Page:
It was a special day for Jennifer Sciortino on May 20 at the Carslake Community Center in Bordentown City.
The director of Communications for the New Jersey Treasury Department was sworn in as the new mayor of Bordentown City after receiving the largest amount of votes during the May 11 nonpartisan election.
“It’s really inspiring and I’m very honored,” Sciortino said. “It’s something that I’m not taking lightly and I’m ready to get to work.”
Sciortino, along with James Lynch and Joe Myers, were elected by the public to be the commissioners of the city for the next four years.
According to the election results sent out by Bordentown City Clerk Grace Archer, Sciortino received the most votes to become mayor with 645 ballots. Myers will assume the role of deputy mayor, receiving the second most votes in the municipal election with 628 ballots.
Lynch will serve a ninth term as city commissioner by collecting 608 votes in the election. The Bordentown native has served the community since 1989.
Lynch had a special moment take place at the swearing-in ceremony as he took the oath of office with his grandson, Maverick, at his side.
When Lynch was sworn into office for the first time in 1989, Lynch’s daughter, Siobhan, whose son is Maverick, was at his side.
The full-circle moment was something Lynch felt symbolized his work in government for the last 32 years.
“It means a lot to me and my family,” Lynch said. “We love this town. It’s very special to us. We always have done what’s best for the town. It’s never been about any personal agendas. Working for the public never changes.”
Lynch will continue his role as director of Public Safety and Affairs, setting his sights on moving City Hall and the headquarters of the Bordentown City Police Department over to Joseph Napoleon Bonaparte’s historic Point Breeze estate that the city helped purchase earlier this year.
He also looks forward to working with D&R Greenway Land Trust and the New Jersey Department of Environmental Protection in helping make the Point Breeze property an accessible state park for city residents and guests.
The park Lynch said will be very “environmentally sensitive.”
Myers will remain in charge of overseeing the areas of Public Works during his second term in office as director of Public Property, Streets and Water.
During his first term, Myers headed up the Bordentown Water Advisory Committee and helped the city’s water system return to compliance after high levels of lead were found in the system just two years ago.
He also took charge in leading the city’s new General Parks Committee, which Myers adds will focus on this upcoming year helping improve the accessibility of parks on West Street, Ann Street and Oliver Street.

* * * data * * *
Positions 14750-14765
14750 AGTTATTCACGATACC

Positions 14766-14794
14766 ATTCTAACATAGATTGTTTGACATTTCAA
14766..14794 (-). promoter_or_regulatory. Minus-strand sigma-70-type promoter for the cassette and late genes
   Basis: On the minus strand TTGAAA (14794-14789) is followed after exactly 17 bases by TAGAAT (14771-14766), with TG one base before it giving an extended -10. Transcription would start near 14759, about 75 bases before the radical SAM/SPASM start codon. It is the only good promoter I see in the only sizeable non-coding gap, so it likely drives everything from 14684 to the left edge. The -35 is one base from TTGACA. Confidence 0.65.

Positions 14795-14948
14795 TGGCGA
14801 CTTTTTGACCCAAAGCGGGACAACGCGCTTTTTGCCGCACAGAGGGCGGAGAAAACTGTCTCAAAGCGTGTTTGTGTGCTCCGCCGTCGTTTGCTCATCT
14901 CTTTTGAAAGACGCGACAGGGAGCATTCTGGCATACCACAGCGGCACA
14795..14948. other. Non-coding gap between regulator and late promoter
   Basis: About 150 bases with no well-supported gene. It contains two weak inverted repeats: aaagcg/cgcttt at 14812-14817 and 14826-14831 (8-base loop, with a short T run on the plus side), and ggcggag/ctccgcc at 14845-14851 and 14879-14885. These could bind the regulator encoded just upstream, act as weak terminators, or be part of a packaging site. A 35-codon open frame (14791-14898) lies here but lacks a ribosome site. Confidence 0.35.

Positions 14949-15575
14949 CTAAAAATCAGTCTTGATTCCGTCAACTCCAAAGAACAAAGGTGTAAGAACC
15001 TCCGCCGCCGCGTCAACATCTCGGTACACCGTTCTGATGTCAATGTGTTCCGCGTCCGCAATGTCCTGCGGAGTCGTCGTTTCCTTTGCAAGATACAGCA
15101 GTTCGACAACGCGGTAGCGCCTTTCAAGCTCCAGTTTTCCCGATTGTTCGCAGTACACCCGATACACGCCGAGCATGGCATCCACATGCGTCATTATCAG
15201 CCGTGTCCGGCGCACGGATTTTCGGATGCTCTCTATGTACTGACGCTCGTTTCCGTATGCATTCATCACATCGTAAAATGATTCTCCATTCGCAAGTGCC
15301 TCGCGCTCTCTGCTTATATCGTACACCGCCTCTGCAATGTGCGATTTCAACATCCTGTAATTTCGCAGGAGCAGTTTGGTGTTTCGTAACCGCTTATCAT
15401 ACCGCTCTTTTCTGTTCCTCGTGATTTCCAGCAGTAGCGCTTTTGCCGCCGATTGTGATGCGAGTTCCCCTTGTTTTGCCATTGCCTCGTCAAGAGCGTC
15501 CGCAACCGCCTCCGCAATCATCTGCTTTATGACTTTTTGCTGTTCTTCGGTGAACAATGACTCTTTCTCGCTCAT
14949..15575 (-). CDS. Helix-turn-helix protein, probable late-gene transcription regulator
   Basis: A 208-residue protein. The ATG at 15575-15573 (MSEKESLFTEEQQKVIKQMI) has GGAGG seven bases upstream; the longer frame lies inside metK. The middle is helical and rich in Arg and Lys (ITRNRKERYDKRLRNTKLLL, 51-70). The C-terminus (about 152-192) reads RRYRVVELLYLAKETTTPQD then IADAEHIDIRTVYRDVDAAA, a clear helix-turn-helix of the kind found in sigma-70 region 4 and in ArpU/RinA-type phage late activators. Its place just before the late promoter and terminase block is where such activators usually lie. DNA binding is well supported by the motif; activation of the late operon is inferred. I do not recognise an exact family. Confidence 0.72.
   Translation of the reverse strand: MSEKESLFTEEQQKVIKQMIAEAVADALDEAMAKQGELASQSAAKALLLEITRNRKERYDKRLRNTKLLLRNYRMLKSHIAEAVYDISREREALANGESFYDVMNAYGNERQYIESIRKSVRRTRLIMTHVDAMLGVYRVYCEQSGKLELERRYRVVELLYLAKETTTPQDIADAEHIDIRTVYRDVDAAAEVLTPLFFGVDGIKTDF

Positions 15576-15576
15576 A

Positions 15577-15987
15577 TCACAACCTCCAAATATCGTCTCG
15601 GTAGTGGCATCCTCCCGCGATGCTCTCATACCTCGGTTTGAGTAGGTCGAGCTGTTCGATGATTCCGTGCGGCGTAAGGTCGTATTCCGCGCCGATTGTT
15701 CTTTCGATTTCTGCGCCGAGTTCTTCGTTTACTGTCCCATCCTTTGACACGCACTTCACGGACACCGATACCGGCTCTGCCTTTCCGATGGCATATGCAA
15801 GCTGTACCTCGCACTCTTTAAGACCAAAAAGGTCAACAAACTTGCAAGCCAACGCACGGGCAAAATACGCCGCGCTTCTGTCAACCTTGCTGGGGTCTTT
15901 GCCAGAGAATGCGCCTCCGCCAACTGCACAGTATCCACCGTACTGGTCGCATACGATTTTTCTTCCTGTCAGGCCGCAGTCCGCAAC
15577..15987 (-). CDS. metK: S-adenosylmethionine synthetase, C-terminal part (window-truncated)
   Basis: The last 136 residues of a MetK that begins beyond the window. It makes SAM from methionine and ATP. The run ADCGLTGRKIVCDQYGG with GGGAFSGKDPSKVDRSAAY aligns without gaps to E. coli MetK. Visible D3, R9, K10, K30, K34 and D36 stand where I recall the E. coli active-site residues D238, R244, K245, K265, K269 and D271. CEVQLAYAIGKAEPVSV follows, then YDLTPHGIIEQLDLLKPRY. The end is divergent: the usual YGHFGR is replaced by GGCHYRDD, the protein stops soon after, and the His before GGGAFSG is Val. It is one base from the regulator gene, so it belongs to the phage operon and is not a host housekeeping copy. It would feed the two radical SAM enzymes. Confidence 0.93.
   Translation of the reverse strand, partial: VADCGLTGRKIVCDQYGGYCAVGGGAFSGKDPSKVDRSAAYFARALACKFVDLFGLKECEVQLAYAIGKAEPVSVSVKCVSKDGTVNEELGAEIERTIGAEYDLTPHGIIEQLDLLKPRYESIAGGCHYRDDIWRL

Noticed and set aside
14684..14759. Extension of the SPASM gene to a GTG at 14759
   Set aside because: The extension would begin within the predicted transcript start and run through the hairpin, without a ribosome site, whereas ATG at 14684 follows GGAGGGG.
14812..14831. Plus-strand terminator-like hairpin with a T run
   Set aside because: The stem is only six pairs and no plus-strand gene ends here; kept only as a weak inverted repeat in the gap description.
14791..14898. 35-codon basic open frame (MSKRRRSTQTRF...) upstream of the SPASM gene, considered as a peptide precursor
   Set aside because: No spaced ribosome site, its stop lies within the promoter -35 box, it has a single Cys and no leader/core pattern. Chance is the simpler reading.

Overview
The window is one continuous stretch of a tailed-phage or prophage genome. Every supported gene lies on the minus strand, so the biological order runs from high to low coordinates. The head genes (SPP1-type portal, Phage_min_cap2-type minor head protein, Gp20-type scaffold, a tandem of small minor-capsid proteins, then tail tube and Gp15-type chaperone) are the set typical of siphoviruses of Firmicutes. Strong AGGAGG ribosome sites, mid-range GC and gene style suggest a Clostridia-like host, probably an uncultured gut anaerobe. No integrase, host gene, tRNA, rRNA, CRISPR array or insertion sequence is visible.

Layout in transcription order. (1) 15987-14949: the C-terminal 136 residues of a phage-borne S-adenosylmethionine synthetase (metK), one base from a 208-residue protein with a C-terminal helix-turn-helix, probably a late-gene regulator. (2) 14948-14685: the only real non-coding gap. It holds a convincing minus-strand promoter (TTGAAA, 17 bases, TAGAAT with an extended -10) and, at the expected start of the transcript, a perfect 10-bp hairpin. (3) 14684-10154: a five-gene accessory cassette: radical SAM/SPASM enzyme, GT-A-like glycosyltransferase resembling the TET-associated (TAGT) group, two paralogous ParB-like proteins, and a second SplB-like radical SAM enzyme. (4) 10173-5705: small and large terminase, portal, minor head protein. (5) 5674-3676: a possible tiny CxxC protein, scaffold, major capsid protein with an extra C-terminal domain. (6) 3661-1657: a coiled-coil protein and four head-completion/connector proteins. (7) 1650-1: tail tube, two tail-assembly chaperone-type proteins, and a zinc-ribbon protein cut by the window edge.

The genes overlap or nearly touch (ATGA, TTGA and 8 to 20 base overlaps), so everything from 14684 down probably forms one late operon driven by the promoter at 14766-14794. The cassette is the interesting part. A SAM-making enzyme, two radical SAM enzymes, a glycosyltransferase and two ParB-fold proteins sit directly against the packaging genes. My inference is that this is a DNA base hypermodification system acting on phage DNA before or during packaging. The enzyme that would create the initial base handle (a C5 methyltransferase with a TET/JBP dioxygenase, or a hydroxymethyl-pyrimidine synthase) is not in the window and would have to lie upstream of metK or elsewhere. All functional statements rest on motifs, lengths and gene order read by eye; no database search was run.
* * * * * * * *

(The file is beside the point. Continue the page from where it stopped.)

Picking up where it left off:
Repaving roads and building better sideways across the city are other goals that Myers has his sights on in the future.
Another plan that is in the works for next year is replacing the four-inch water main on Union Street with an eight-inch water main, said Myers.
“We have a lot of plans in Public Works this upcoming year,” Myers said. “It’s a great opportunity and privilege to serve the residents of Bordentown City again. The resident-driven approach that we had in the prior administration resonated with people and I look forward to working closely with the residents in my second term.”
Sciortino will take over former Deputy Mayor John Brodowski’s duties as director of Revenue and Finance.
The new mayor plans on working closely with the Downtown Bordentown Association to help local businesses “weather” the pandemic.
Two important priorities for Sciortino to begin her term as mayor will be the redevelopment of the Ocean Spray property in the city and the recent purchase of the Point Breeze property that was owned by Divine Word Missionaries.
Improving communication lines between local government and residents is another key resolution that Sciortino is looking to find solutions for. New social media channels and a newsletter are ideas that Sciortino said she is in the process of implementing for the city.
With 25 years of experience working in municipal government and in the state’s treasury department, Sciortino believes that she has the tools to serve as mayor and looks forward to serving the people of Bordentown City.
“It’s an honor that comes with a lot of responsibility,” said Sciortino. “The 25 years of experience I have working in municipal government and in the state treasury department has prepared me well for this role.”